This is a blog with spoiler free reviews. Most will be Fantasy, Science Fiction, and Horror, but there will be some books in other genres, including the occasional Non-Fiction review. There is an ongoing series of Cover Reveal Round-Ups, and sometimes I'll write an article on something that interests me.

27 February, 2011

REVIEW: GARDENS OF THE MOON

Cover Illustration: Steve Stone

GARDENS OF THE MOON
THE FIRST TALE OF THE MALAZAN BOOK OF THE FALLEN
BY
STEVEN ERIKSON

   ISBN: 978-0-593-06506-8
 Pages: 516
Publisher: Bantam Press
Publishing date: 1 April 1999

On the cover:

Bled dry by decades of warfare, infighting and bloody clashes with Anomader Rake, Lord of Moon's Spawn, and the mysterious Tiste Andii, the Malazan Empire simmers with discontent. Even the Imperial legions, long inured to the bloodshed, yearns for some respite. Yet the Empress Laseen's rule - enforced by her feared assassins, the Claw - remains absolute.

For Sergeant Whiskeyjack and his squad of Bridgeburners, and for Tattersail, surviving sorceress of the Second Legion, the aftermath of the Siege of Pale should have been a time to help the still-living to mourn the many dead. but the Empress has other ideas. Darujhistan, last of the Free Cities of Genabackis, still holds out against her and it is towards this ancient and noble bastion of independence that she turns her predatory gaze.

However the Empire is not alone in this great game. Other sinister, shadow-bound players are poised to make their first moves - as Captain Ganoes Paran, aide to the Empress' Adjunct, is about to discover. For he has been chosen for an altogether higher purpose - as a harbinger of the gods themselves...

   The first thing that I really noticed about this novel, was how much is going on. There are multiple locations, a huge cast of characters, and several points of view. I didn't have a problem with all the characters or the many point of views, I've read quite a bit of Harry Turtledove and is used to that from there.
   But I have to say I was very glad that I have a habit of taking notes when I read books for review. It really came in handy here, and I would actually advise anyone who is going to read it for the first time to write down a sentence or two from time to time to keep track of everything.

   This is fantasy on a truly epic scale. I had been warned about this, and Erikson mentions it in his foreword, but at 516 pages it didn't look daunting at all. That is purely an illusion.
   Erikson doesn't really waste anytime at all. By the end of chapter two (page 69) it is clear that there is a vast amount going on. There is plenty of action throughout, but Erikson also finds room for massive amounts of information about the world.
   The worldbuilding here is very well done. You get a constant trickle of information about both the present day, and the history of the world. There is so much information that you feel that this is a world that has grown over thousands of years, something I really appreciated as I'm a bit of a history geek. 
   Fortunately there aren't really any info-dumps as such here. I never felt that what was told of the background to what is happening was forced into the story. It has the feel of being given naturally by the characters when they tell it. And I found that to be a great strength in this book.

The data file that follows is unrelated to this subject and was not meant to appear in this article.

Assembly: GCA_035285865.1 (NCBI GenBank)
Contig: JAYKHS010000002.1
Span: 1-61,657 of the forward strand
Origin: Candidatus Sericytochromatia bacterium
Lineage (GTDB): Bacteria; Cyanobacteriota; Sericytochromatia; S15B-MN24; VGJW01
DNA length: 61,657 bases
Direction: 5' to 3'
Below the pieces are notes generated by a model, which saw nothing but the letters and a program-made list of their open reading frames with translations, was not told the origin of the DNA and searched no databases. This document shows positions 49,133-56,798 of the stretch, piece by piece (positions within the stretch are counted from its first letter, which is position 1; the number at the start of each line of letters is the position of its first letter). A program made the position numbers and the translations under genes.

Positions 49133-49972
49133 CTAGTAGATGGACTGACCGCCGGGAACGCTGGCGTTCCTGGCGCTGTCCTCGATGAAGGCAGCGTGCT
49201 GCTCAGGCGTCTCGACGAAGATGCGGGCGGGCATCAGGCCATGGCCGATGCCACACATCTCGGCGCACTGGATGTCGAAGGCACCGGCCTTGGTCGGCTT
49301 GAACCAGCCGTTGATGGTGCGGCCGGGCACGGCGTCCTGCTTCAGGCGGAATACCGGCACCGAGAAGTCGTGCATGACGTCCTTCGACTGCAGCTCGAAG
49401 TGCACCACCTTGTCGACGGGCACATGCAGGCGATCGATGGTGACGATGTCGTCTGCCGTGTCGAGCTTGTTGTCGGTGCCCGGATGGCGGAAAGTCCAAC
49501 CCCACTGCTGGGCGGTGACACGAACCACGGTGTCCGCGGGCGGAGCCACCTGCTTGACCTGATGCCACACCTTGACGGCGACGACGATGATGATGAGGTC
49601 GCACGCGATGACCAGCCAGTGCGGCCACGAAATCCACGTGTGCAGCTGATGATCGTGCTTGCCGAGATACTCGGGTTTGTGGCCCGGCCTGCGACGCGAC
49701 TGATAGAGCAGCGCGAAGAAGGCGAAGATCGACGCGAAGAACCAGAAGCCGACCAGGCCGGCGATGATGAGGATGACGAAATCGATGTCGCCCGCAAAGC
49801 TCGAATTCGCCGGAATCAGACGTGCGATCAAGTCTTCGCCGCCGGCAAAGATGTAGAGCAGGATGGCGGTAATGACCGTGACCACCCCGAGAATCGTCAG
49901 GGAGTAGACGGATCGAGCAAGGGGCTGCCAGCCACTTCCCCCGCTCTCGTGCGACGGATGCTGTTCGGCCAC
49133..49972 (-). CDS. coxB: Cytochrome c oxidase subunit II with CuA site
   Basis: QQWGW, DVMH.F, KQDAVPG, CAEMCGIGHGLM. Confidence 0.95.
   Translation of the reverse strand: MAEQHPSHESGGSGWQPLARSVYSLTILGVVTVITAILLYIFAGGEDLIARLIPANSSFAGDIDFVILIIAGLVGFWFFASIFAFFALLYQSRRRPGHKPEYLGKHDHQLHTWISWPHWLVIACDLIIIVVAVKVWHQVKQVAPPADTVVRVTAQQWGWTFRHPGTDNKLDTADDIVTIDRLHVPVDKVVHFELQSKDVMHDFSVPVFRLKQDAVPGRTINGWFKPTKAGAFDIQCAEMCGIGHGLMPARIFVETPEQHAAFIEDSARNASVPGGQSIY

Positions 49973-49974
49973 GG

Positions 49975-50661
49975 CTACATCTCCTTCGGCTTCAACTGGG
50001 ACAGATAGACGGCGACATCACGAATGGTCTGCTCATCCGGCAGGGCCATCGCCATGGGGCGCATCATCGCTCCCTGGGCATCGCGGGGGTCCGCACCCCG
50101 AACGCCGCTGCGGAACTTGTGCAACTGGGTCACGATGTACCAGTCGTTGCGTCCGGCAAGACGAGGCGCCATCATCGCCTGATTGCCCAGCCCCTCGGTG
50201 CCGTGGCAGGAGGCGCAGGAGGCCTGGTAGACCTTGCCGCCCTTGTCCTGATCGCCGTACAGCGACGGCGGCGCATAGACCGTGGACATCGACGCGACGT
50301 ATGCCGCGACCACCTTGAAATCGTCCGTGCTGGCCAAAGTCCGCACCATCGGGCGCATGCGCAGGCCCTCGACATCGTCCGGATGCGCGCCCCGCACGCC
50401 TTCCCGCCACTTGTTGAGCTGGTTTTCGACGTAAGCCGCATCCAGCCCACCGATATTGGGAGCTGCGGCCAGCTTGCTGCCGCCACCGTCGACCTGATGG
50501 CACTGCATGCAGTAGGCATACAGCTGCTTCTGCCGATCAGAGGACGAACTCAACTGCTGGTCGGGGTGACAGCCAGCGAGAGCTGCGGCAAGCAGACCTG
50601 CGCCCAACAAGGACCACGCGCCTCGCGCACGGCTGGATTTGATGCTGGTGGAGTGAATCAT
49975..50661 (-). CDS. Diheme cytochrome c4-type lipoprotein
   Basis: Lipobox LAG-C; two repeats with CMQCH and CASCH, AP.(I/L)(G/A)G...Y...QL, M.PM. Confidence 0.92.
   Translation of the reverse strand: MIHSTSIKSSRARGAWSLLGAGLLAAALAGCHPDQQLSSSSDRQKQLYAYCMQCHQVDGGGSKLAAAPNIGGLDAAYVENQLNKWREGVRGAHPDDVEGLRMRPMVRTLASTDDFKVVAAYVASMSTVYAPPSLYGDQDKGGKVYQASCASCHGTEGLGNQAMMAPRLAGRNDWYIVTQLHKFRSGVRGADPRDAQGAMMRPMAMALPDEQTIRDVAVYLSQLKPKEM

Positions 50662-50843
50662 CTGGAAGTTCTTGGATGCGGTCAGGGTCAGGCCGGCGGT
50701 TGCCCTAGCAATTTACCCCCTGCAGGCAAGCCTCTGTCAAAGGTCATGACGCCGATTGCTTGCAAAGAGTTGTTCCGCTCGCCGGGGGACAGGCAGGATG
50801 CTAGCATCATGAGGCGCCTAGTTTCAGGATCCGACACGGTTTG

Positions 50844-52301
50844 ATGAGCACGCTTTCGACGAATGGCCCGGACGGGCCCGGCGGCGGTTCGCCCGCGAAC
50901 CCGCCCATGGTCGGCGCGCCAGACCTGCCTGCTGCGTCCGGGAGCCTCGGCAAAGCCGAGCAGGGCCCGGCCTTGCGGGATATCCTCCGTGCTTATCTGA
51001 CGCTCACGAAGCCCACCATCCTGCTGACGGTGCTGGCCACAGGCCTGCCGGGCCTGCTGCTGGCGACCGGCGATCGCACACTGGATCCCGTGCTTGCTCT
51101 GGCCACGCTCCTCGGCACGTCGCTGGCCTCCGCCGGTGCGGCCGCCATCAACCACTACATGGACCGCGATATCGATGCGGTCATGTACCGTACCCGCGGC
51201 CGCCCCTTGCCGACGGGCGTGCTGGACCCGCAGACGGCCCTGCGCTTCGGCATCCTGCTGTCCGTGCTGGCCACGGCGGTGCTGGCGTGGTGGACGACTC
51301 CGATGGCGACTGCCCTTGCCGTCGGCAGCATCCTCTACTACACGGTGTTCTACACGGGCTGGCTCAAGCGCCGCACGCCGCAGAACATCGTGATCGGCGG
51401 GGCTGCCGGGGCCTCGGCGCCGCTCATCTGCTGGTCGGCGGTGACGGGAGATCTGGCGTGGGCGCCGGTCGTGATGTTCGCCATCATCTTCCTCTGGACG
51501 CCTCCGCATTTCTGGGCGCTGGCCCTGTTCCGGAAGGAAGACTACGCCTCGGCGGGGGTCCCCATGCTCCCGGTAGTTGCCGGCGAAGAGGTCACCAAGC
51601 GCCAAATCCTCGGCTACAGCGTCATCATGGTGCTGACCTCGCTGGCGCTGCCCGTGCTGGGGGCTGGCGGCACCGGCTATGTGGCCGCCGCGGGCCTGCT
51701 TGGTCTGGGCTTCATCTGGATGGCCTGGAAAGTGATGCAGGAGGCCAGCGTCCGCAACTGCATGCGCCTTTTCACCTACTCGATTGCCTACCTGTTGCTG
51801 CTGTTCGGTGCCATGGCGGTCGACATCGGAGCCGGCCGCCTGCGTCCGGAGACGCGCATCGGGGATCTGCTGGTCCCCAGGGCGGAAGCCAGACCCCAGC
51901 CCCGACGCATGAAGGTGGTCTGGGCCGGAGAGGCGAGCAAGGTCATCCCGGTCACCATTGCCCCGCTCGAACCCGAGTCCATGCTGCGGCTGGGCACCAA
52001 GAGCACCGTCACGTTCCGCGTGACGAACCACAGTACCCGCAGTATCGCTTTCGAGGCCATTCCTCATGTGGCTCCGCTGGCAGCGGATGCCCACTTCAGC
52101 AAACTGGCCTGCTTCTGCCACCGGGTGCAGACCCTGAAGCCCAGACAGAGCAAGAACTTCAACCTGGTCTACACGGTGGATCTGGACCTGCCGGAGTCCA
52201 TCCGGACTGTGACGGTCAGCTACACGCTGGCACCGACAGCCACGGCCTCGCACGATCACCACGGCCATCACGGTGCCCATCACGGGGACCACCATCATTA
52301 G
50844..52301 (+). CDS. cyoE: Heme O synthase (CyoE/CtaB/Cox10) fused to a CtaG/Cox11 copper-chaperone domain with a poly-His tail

As for the story, I really enjoyed it. It is rather complex, there is just so much happening that it is easy to loose track if you don't give it your full attention. I like books that are like that, so I enjoyed immersing myself in Erikson's world. 
   It is a very rich story, with characters that you feel you get close too. And the fact that the characters themselves have to discover what is going on, makes it feel like you are taking the journey with them instead of just following them.
   There are very few times in this story when there is not something happening somewhere. And in these few quiet periods Erikson gives out bits of information that drives the story along. It never feels like there are any times where you are reading padding material.
   The suspense level is kept pretty high at all times, and it can actually feel a bit daunting at times that every answer gives you at least one new question. But it really pays off.

   What more can I say? I really loved this book. And as I write this I'm about 100 pages into Deadhouse Gates even though I had planned to write this review before starting to read it; I just couldn't wait.
   This is excellent epic fantasy, and I don't hesitate to recommend it to anyone who likes secondary world fantasy. Be advised though; this is not a light read. It demands you invest in it, but it gives so much back in return that it is very much worth it.

Review: Solaris Book of New Fantasy -Contains a non-Malazan short story by Erikson.


2 comments:

  1. I'm just about to start House of Chains, the 4th volume, after reading both Deadhouse Gates and Memories of Ice in the past month. Both were brilliant! I'm just excited that I still have lots more to read.

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  2. I had the unusual experience of reading Books 6, 5, and 7 of MBotF (in that order) before going back and reading Gardens of the Moon and Deadhouse Gates back to back and having concepts that I could only make educated guesses about explained. Gardens of the Moon is a masterpiece. I found Deadhouse Gates a tougher slog in places, but rewarding in the end. I'm completely willing to crown Steven Erikson the master of modern fantasy at this point.

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